Principle 2: Don’t be afraid to get into the details (but get there slowly)

This one seems a bit contradictory to principle 1, but oftentimes, we need to get into the weeds. While I still would urge anyone to start out at as high a level as they can, eventually you do need to work your way in. I remember being TA for a class on network systems, and having a student come to me due to an issue in one of his protocols; it turned out the issue was in an external helper file he downloaded from GitHub; due to a versioning error, one of the tools did not work as intended. The student spent hours consulting guides on using the tool, watching tutorials, reading StackOverflow posts; however, he never actually investigated the downloaded code itself. Upon doing so, he quickly found the issue (if I recall correctly, it was that this string parser used \n instead of \r\n for line returns), and upon fixing it, his original code (which he was smart enough to back up before editing) worked perfectly.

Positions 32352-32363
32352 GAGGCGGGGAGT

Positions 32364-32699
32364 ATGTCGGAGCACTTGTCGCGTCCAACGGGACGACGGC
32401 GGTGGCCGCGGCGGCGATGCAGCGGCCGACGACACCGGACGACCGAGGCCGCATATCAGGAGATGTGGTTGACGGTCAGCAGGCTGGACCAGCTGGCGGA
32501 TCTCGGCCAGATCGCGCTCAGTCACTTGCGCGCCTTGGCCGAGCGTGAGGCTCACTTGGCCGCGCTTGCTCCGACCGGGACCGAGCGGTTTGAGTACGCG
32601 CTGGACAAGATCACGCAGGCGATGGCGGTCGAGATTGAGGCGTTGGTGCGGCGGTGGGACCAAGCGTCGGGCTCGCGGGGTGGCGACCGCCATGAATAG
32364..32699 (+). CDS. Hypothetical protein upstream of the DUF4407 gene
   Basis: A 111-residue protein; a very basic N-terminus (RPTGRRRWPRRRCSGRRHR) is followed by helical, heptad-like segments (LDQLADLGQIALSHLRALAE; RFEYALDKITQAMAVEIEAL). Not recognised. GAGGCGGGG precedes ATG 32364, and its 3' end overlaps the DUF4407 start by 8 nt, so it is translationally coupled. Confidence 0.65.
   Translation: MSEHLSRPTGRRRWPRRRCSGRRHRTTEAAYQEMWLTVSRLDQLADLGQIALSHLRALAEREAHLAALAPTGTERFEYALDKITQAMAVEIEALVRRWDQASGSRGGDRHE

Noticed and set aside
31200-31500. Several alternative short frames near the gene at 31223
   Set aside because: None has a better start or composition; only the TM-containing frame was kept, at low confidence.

In most situations, I’ve found the best way to find the source of an issue is to take a step back. But the best way to resolve that issue is to step back in, just step in to the right spot.

Principle 3: Be aware of caches

This one gets me all the time. Caches are in damn near everything in tech these days, and they can often mess up results. Try to pay attention to any resource that might be cached; if you can clear your caches, do so. If not, keep the fact that caching is happening in the back of your mind. This one pops up so much that even when I’m 99% sure no caches are messing with any results or data I see, I still consider the possibilities a cache might introduce. They are EVERYWHERE, so keep them in mind all the time.

Principle 4: Use automated tools when possible

If someone else already did the work, why do it again? Whenever I work with anything in codespace, I always try to find an automated tool that will save me time and energy. They don’t always work, but when they do, life gets a whole lot easier. Even when they don’t, tools can often help kickstart understanding of the underlying system by demonstrating the steps that need to be taken to use a specific API, protocol, or whatever piece of code is being used.

Principle 5: Increase verbosity on commands